An accessibility tip for iOS 6 users

In researching affordable OCR apps for iOS, I came across this cheap alternative using full-featured software like GoQ’s WordQ, or Kurzweil to read printed documents aloud. ABBYY’s TextGrabber for iOS ($3.99 – iTunes App Store link) does a decent job at digitizing printed text. Once the text is digitized, the “Speak Selection” accessibility feature built-in to iOS 6 can be used to read the scanned text aloud. It’s not perfect, and works best on high contrast printed text, but it works quite well and is very affordable as long as you already have an iOS device.

Here’s a short tutorial I posted on YouTube:

Videomaru: A great Flash video tool

A student of mine recommended a great Flash video tool called video.Maru. It’s a component which allows a developer to create customized video players without any knowledge of ActionScript.
All you have to do is create MovieClips on the stage with the correct names. I am experimenting with it now and will post some more impressions here as I go along.

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NECC – June 25, 2007 – Report from “Collaborative Tools for Global Distributed Learning”

Presenter: Dr. Yvonne Marie Andrés

Dr. Andrés is the founder of the Global Schoolnet, a home to many learning resources on the web.Dr. Andrés began by touring her site, the Global Schoolnet, showcasing a Project Registry for PBL.

She worked her way through a “speed-dating” version of several online collaborative tools.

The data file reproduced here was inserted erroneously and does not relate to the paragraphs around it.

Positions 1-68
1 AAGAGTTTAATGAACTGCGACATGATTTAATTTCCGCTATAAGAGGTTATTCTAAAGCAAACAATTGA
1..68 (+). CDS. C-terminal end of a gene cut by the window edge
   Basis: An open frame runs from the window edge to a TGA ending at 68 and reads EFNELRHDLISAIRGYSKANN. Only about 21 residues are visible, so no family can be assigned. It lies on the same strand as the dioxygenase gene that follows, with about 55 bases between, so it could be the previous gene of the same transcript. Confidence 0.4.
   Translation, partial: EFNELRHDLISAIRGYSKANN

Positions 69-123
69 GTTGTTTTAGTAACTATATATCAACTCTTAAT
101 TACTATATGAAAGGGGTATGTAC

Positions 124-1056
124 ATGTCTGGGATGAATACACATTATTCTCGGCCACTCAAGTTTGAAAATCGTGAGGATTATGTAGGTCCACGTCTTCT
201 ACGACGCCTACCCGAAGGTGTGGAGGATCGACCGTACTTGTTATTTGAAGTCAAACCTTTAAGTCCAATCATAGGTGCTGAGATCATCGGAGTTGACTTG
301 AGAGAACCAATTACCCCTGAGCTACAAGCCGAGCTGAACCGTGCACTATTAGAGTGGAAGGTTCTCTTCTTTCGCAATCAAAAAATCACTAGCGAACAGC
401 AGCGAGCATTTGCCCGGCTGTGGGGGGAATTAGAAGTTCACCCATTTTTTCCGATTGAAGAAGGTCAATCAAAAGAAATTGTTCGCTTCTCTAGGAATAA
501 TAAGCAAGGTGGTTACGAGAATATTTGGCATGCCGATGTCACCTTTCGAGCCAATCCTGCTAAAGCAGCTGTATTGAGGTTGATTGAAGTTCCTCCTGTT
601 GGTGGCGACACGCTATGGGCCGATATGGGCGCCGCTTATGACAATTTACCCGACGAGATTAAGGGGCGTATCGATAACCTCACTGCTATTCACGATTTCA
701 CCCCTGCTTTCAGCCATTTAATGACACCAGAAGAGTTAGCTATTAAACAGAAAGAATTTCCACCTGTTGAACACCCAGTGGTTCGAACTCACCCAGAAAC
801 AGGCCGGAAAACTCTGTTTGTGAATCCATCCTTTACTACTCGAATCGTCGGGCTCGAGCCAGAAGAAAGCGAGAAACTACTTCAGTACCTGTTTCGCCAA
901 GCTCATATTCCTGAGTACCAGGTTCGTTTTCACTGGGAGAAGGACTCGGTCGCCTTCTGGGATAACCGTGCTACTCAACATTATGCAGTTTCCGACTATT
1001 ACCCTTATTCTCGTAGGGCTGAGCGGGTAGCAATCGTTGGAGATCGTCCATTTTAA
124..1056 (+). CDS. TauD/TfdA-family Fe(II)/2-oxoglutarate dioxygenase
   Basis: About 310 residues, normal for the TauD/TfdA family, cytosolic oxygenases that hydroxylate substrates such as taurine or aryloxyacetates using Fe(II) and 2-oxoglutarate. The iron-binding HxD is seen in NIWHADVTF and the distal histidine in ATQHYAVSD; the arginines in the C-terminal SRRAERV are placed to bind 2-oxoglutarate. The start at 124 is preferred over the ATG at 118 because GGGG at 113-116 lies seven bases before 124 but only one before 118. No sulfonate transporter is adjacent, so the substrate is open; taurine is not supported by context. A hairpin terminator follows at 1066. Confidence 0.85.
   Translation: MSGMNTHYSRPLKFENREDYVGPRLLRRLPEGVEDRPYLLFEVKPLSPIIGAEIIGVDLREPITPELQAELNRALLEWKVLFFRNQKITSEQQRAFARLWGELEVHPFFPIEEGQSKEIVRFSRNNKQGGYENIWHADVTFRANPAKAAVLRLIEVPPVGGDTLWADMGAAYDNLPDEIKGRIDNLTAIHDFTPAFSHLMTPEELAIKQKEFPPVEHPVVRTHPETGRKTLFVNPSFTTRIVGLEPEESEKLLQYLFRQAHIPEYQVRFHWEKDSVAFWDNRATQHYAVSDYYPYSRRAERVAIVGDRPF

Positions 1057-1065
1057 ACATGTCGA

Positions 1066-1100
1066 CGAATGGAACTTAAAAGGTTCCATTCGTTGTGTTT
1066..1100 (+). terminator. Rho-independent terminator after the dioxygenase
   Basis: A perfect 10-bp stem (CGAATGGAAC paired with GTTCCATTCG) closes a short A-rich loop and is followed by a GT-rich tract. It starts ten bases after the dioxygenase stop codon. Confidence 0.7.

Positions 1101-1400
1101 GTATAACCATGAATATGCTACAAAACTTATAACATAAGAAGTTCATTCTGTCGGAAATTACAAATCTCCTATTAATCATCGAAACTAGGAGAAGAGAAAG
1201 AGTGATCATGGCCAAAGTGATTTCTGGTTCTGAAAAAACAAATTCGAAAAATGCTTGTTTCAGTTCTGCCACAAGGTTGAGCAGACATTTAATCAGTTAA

• Dropshots.com allows teachers/students to upload videos to a public space using a drag and drop interface.
  • YackPack.com is an online audio collaborative space (still in Beta) that uses a neat visual Flash interface.
  • Google for Educators – An educationally-oriented version of Google’s Docs & Spreadsheets applications.
  • PhotoShow.com is a way for teachers/students to create animated musical slideshows through e-mail, the web or from other media.
  • Simplestar.com – adds functionality and special effects to Photoshow (above)

In general this was a very useful workshop. If there was a downside, it was that it wasn’t quite as engaging as it could’ve been. The Internet connection was spotty throughout the workshop, and so it was difficult for us to experience some of the sites that Dr. Andrés was showing us. Three hours is also a VERY long time to spend at a computer in one shot. Nonetheless, the tools that were demonstrated were interesting, and I look forward to investigating them further.

UPDATE! Additional resources from the workshop

  • Backflip.com is a social bookmarking site, somewhat similar to del.icio.us.
  • Bravenet.com is a hosting service for web sites as well as a variety of online tools such as maps, polls, calendars, etc.
  • Digitaldivide.net – an online community with collaborative tools with a goal to bridging the digital divide.
  • Elluminate – One of the main synchronous platforms.
  • MyWay – Free e-mail with no add, similar in look and feel to MyYahoo!
  • Skype – The ubiquitous VOIP tool.
  • Think.com – Collaboration tools for students and schools developed and sponsored by Oracle.
  • Twitter – This is an online brainstorming, information sharing site. Entries can be posted on the web or through text messaging. Dr. Andrés has written an article about Twitter at http://www.districtadministration.com/pulse/